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Native Garden Project

Burton Hutchinson speaks to Wyoming Indian Elementary School students during a blessing ceremony at the Native Garden site

Wind River Alliance, in cooperation with Wyoming Indian Elementary School and the Natural Resource Conservation Service (NRCS) is developing a Native Garden on the grounds of Wyoming Indian Elementary school.

On June 22, the project was officially started with a blessing ceremony. At the ceremony, Burton Hutchinson blessed the site and spoke to WIES students about the importance of water and native plants in Arapaho culture.

Preparation of the site began the same afternoon, when Wind River Alliance volunteers stripped the sod off of the garden plot to prepare it for cultivation.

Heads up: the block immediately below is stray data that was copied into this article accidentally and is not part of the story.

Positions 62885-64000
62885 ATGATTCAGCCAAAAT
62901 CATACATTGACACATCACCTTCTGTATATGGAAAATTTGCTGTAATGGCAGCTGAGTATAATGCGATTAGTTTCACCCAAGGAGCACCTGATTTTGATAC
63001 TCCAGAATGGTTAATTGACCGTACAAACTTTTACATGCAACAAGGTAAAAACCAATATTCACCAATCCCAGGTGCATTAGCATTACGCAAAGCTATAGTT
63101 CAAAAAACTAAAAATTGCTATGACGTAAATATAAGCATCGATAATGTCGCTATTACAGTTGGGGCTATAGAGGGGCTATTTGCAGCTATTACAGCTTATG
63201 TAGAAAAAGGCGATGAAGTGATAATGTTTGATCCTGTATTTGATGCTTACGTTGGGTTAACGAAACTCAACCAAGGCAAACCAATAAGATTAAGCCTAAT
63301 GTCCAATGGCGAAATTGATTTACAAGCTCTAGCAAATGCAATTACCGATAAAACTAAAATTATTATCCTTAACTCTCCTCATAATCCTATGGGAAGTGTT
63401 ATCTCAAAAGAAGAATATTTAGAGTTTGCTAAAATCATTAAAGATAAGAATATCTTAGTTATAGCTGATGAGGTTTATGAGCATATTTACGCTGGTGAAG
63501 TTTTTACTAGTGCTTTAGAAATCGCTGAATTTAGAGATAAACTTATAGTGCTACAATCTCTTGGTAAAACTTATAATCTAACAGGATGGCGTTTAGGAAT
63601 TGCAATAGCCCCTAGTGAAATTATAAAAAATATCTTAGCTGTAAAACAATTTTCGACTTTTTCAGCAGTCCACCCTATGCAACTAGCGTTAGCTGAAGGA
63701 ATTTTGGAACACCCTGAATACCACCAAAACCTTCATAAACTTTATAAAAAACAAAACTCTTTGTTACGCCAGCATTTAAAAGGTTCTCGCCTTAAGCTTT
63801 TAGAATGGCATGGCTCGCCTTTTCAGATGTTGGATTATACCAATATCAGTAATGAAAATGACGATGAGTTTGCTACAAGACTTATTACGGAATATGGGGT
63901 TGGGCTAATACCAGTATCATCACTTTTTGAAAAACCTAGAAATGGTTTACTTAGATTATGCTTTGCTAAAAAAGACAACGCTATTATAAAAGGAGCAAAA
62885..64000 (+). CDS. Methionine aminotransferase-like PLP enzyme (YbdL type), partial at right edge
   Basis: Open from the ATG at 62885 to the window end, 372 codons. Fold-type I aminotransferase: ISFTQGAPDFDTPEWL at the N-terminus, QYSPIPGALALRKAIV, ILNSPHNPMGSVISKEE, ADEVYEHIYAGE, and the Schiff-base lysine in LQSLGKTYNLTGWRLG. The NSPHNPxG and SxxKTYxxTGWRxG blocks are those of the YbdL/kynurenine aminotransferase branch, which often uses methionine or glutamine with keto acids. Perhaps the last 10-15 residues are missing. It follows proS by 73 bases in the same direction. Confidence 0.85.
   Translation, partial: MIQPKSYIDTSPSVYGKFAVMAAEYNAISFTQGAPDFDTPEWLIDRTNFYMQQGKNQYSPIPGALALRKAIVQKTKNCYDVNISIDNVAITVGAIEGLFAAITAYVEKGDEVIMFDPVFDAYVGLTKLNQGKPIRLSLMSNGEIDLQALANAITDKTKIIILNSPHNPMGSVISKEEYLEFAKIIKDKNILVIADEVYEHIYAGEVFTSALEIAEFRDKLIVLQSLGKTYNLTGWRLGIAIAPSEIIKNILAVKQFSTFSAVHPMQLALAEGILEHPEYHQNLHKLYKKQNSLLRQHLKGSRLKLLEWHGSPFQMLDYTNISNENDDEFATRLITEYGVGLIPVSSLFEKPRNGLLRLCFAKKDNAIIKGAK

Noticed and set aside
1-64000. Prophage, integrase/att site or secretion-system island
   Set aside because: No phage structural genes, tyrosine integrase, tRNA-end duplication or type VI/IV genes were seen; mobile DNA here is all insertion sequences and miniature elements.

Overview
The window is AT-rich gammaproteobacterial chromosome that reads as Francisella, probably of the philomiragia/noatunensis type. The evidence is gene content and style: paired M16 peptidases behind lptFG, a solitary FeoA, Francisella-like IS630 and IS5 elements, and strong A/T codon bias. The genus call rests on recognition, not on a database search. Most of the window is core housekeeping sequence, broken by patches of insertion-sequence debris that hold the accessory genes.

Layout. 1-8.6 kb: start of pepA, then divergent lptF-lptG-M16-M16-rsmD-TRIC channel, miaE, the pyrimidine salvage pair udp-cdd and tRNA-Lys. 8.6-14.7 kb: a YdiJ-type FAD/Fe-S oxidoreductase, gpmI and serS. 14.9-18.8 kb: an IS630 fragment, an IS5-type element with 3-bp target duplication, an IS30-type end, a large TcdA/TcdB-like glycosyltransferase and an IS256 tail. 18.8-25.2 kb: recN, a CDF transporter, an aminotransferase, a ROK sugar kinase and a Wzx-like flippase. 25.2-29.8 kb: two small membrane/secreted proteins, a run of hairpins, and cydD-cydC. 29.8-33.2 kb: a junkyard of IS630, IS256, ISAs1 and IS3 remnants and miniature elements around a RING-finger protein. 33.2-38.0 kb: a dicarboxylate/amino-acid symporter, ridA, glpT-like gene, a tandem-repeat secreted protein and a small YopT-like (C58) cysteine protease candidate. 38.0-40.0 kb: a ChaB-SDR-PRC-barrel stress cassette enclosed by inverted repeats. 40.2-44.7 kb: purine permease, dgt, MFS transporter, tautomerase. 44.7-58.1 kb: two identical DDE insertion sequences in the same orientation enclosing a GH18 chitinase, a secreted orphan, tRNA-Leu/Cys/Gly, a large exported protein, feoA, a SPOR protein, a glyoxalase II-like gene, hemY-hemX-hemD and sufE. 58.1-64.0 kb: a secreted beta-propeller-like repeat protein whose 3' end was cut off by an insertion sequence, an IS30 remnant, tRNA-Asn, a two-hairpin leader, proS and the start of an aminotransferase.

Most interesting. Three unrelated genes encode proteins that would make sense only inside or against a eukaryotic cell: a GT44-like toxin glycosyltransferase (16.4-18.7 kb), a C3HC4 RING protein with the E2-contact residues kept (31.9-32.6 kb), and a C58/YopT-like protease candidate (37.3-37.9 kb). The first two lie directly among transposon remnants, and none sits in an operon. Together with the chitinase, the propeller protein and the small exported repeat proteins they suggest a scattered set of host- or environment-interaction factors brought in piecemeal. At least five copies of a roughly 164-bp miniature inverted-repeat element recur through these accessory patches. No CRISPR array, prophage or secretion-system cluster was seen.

After being left fallow all summer, the site will be ready for planting. In the fall, students and volunteers will plant sweetgrass plugs, which will be provided by the Natural Resource Conservation Service with assistance from Steve Poitras. In the future, we hope to expand the garden to grow other culturally and ecologically important native plants which can then be used in planting projects throughout the watershed.

About Sweetgrass: Sweetgrass (Heirochloe odorata) is a tall, sweet-smelling grass that is widely used as an incense, and for basketry and costumes. Sweetgrass is “rhizomatous”, meaning it spreads by sending out horizontal, root-like stems called rhizomes. In fact, a single sweetgrass plug (a stem or two with a few inches of frizzy rhizome) can spread to cover a square foot of ground in a single year. Wild stands of sweetgrass still exist in many places, but are threatened by overharvesting.